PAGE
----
This past February, we invited seven creative powerhouses to discuss how the industry can better support and empower Black creatives. 

The theme of our D&I panel was “You Can’t Be What You Can’t See.” Leaders from Conde Nast, Bustle, L’Officiel, and Meredith took the stage to share their experiences within the media space. Without a doubt, we all walked away motivated to do better. 

Benefits of Diversity of Thought

Each panelist spoke about being an F.O.D (First. Only, Different). Coined by Shonda Rhimes, this term speaks to how marginalized people are often the first, only, and/or different person in the room. 

While being an F.O.D can come with burdens, it can also create opportunities for diversity in thought. Having more people of color and people with different perspectives increases creativity, innovation, and even higher revenue, according to a BCG survey. During our panel discussion, Peyton Dix, Special Projects Editor at InStyle, shared how her point of view directly increased engagements on InStyle’s social media channels.

How To Diversify Spaces

It’s important to hire diverse perspectives, but where do you start? First step: look at your teams, influencer rosters, and brand representatives to see if there’s a voice missing. But be careful of tokenism, the practice of only making a token gesture to prevent criticism. 

L’Officiel’s Ty Gaskin shared how it’s important to him to work with brands that are genuinely interested in his story. Hiring influencers of color to fill a quota isn’t the way to go. Instead, get to know your influencers and understand how their personal experience can enhance campaigns.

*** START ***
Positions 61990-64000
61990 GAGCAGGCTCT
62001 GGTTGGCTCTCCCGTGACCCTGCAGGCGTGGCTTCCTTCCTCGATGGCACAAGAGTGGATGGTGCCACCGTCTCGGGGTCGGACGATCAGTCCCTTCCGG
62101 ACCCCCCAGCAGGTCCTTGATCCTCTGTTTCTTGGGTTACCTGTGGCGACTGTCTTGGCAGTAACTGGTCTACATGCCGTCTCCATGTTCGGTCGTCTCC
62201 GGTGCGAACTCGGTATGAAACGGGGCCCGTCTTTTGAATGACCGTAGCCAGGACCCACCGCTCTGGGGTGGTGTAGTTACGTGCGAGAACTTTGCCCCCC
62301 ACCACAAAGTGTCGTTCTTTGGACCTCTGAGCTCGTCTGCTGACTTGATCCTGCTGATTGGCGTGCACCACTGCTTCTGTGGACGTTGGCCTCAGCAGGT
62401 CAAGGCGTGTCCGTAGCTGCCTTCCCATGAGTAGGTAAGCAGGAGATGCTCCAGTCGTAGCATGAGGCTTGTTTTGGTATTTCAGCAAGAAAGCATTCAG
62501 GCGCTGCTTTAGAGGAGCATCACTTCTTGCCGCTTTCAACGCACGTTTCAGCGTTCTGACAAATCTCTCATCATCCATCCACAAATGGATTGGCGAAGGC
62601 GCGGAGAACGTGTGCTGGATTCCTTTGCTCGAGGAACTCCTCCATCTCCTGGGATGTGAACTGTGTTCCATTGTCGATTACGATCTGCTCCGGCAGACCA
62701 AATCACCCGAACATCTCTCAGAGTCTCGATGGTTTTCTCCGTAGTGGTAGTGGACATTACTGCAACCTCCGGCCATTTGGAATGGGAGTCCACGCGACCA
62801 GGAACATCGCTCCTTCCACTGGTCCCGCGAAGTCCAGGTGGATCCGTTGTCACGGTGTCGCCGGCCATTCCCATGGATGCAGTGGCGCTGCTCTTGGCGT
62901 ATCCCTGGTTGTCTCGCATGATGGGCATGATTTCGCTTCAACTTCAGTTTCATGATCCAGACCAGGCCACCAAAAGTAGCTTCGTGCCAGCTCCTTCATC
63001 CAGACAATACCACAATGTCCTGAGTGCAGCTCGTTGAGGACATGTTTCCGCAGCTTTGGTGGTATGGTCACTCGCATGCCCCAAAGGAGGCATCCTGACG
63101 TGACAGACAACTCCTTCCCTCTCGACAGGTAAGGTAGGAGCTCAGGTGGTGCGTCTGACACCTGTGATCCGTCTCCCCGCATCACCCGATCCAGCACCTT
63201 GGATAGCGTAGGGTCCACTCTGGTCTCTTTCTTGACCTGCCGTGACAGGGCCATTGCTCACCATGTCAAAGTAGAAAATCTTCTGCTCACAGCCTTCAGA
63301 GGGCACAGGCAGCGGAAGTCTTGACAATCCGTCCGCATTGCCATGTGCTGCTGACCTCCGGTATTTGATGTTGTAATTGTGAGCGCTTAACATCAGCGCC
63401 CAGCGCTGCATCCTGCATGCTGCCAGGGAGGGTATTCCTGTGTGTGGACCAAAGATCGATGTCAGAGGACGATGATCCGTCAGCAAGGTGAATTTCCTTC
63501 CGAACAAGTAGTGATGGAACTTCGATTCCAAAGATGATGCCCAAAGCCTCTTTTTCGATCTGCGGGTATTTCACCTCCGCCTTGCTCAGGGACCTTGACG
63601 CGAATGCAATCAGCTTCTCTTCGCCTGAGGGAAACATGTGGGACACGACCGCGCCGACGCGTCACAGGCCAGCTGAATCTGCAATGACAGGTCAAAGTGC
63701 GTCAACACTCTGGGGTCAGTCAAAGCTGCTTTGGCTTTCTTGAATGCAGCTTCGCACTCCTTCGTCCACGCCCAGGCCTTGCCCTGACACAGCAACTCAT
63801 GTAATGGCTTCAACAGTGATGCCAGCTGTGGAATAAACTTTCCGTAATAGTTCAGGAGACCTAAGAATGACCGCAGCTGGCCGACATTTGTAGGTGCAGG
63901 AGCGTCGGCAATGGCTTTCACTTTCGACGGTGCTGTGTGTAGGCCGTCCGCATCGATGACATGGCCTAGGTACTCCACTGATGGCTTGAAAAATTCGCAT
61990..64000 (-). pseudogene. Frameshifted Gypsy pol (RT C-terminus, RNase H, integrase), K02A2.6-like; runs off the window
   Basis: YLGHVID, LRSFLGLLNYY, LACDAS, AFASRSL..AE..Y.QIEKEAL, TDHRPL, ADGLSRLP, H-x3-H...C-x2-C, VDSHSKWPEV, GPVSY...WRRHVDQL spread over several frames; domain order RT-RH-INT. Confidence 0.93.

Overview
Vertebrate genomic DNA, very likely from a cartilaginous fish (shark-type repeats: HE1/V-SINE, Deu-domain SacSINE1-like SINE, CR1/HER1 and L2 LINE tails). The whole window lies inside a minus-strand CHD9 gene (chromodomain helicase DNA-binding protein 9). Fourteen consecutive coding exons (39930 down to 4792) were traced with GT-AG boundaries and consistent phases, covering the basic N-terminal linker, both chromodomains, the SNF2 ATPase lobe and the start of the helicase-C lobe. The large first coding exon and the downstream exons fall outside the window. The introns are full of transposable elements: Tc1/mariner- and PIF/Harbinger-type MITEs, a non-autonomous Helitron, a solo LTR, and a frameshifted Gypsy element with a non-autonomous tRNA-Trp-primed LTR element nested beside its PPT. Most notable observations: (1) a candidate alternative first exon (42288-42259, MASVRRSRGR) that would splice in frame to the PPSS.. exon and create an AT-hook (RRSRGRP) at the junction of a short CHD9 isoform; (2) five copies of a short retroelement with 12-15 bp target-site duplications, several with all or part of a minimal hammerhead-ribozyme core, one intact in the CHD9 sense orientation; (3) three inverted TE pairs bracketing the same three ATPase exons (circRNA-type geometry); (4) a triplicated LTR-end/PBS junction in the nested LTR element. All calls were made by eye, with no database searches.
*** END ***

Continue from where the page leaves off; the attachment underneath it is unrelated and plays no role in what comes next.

Paying Influencers What They Are Worth

Our panelists spoke about the pressure to work twice as hard to be seen. The sentiment is that brands don’t include Black creators in campaigns until those creators have “proven themselves.” 

Even after they’re hired there’s an underlying feeling that Black influencers are still paid less. Gender pay gaps are often spoken about within business, but there’s less discussion when it comes to creatives and influencers. Of course, there are contract negotiations, but compensation should be in the same ballpark as other creatives, no matter their race. 

Explore and support the work of our panelists!


Ari Bines, Editor & Blogger, Bustle

Aysha Sow, Influencer & Content Creator

Nana Agyemang, Social Media Editor, NY Mag & The Cut, Founder of EveryStylishGirl

Naomi Elizée, Associate Market Editor of Vogue and podcast producer of, “So…What Do You Do Again?

Peyton Dix, Special Projects Editor, InStyle 

Satchel Lee, Content Creator and Producer of Release with Satchel Lee

Ty Gaskins, Writer,  L’Officiel

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